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The Weirdest Things Guests Have Stolen From Events

At the Los Angeles finale party for American Idol in May, many guests took home pillows. Photo: Sean Twomey/2me Studios

At the Los Angeles finale party for American Idol in May, many guests took home pillows.

Photo: Sean Twomey/2me Studios

It's no secret that guests steal items from events, with unintended souvenirs such as placemats, pillows, and other decorative items walking out the door before the end of the night. We asked readers in our LinkedIn group, Event Planners Gather, to share the most bizarre items attendees have swiped (or tried to swipe) from events. Here's what they said:

“Two Harlequin-designed Chiavari chair covers and a very large disco ball. [A couple] actually hid the disco ball under their table after I had already told them once that they couldn't have it. Did I mention that both of these happened at very high-end charity galas?”
Shelly Tolo, president, Tolo Events L.L.C., Seattle

“Centerpieces always walk, but at most of my events, if I have chair ties they end up being wrapped around the guests' heads to absorb sweat on the dance floor, [and] then they just walk. End client always pays for them as the parties are such a success.”
Michelle Bougere, director of events, Production Services International, Denver

“Full topiary. It was like a classic spy-movie move ... exiting the premises while trying to hide behind the bush. Hilarious.”
Jessica Kausen, event producer, Ray Bloch Productions, New York

“Juggling balls. I was hired to perform magic and juggle in a trade show booth, so I brought five juggling balls. Throughout the day the juggling segment became more unusual as I had to substitute other things for the balls that people would take!”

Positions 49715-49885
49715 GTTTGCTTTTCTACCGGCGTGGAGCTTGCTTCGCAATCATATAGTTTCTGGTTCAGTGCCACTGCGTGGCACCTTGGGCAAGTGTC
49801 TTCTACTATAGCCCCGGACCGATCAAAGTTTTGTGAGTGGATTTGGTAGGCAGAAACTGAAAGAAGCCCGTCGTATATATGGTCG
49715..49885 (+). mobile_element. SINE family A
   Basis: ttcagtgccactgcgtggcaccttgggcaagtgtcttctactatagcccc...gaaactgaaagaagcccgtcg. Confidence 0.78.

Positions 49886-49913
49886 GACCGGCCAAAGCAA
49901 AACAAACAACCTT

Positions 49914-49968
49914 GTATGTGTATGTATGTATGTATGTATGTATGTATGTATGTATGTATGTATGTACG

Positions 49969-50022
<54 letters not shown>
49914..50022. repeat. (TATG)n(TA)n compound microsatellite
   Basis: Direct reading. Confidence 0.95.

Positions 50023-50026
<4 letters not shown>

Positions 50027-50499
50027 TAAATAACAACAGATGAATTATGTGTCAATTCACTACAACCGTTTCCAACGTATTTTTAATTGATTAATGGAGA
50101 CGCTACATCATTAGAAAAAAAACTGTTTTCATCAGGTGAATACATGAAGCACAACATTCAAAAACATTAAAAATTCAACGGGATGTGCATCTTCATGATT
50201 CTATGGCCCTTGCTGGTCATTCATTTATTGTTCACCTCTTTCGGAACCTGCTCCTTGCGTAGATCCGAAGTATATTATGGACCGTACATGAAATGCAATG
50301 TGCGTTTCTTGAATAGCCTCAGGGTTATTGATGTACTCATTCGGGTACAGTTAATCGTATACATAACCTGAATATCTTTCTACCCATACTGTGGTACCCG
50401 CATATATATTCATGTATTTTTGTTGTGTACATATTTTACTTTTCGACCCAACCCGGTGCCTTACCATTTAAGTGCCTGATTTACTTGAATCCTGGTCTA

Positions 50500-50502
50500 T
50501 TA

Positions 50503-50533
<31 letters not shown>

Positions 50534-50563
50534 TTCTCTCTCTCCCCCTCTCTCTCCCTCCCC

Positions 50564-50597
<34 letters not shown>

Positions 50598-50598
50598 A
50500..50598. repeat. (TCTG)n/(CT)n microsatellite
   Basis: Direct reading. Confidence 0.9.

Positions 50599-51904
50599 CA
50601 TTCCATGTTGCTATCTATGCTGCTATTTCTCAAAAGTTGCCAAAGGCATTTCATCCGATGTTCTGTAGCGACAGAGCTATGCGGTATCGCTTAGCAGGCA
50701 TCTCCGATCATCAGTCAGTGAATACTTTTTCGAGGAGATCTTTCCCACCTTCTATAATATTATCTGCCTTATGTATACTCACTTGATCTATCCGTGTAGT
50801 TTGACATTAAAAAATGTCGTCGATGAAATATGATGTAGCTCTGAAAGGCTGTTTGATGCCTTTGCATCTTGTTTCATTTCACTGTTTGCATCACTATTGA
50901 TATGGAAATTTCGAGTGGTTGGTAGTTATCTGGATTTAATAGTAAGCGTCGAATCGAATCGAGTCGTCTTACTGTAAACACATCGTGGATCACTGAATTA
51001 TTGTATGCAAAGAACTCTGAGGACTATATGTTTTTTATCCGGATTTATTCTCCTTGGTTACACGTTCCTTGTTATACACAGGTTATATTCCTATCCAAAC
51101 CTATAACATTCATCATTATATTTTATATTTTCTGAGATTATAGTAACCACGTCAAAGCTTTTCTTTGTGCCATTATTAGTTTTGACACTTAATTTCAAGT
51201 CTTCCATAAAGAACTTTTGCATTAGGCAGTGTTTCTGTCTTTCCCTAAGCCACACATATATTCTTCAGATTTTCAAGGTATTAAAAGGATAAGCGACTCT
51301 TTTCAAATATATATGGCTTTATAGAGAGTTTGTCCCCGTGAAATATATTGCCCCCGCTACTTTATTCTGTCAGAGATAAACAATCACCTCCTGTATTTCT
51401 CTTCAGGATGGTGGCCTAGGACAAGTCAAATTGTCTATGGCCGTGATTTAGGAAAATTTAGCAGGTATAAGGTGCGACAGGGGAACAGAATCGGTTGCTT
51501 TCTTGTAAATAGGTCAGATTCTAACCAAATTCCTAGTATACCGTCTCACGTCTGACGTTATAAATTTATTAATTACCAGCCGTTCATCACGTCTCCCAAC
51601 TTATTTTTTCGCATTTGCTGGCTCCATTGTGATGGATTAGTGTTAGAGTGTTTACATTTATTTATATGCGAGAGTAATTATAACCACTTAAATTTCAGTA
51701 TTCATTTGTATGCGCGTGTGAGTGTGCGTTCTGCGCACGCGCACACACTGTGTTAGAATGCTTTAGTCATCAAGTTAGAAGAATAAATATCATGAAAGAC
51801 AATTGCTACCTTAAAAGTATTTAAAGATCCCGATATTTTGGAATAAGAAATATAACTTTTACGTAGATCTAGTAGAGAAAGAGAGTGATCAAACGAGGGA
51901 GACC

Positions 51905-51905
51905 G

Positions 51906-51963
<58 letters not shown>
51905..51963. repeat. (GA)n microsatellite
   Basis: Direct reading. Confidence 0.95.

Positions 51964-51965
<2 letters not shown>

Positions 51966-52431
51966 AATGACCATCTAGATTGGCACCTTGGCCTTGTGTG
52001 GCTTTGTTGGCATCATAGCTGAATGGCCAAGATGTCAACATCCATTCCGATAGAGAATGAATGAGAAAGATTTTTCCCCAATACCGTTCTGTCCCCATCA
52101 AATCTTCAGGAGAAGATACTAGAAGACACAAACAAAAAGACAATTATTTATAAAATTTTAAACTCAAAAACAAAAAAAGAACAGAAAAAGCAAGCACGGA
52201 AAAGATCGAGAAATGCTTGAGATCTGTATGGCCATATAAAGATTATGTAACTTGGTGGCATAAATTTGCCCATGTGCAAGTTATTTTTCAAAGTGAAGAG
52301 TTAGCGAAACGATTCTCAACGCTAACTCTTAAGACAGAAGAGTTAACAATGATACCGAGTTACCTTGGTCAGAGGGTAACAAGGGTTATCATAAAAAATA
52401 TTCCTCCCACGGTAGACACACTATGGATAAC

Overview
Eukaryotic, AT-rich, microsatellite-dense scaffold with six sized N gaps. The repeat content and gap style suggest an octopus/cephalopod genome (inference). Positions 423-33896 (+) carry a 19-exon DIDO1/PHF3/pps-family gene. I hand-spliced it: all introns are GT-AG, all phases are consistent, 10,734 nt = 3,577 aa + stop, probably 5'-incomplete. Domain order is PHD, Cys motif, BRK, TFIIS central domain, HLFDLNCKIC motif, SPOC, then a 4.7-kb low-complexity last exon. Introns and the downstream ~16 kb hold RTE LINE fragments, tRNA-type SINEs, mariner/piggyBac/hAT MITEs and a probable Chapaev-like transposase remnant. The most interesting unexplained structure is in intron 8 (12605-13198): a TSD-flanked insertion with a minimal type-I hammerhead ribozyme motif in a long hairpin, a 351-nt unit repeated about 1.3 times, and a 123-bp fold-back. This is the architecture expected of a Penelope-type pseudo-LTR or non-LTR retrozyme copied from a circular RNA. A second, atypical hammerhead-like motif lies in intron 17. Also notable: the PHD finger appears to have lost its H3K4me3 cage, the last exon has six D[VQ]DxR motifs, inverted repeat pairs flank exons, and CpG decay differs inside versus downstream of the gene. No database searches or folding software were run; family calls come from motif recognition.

Paul Draper, trainer, educator, and facilitator, anthropologyoffice.com, Las Vegas

“I had a beach-themed reception and attendees tried to take a surf board that was being used as the photo op. We also had hula hoops, which people walked out of the reception with and I wondered, 'How on earth would they get those home on the airplane?'”
Michelle Allgauer, meetings industry professional, Washington

“At a wedding reception one of the 'cousins' of the bride made her way into the kitchen prep area and made off with an entire roast and a leg of lamb. She told the caterer that the mother of the bride said she could have all leftovers. That worked until the bride's mother saw the bone sticking out of the top of her purse. Talk about family drama at a wedding.”
Denise Kelly, event specialist, All RelEvent Inc., Washington

“When I was in college I walked out of a great party with a large 'olde tyme' three-foot brass table lamp under my coat. The next weekend I threw a party, used the lamp as decoration, and when [it] was over the lamp was gone. How does it go? What goes around...”
Larry Lavine, C.E.O., Lavine Casting and PR, Beverly Hills

“I say embrace that attendees want to take home a piece of your event or brand and give them items that have staying power, either in their office or home. This extends your event past its lifespan and provides a talking piece for your attendees to gush about [their] experience!”
Heather Vaughan, vice president of marketing, Pac-12 Conference, Walnut Creek, California

What about you? What's the craziest thing you've seen guests take off with? Tell us: tips@bizbash.com.


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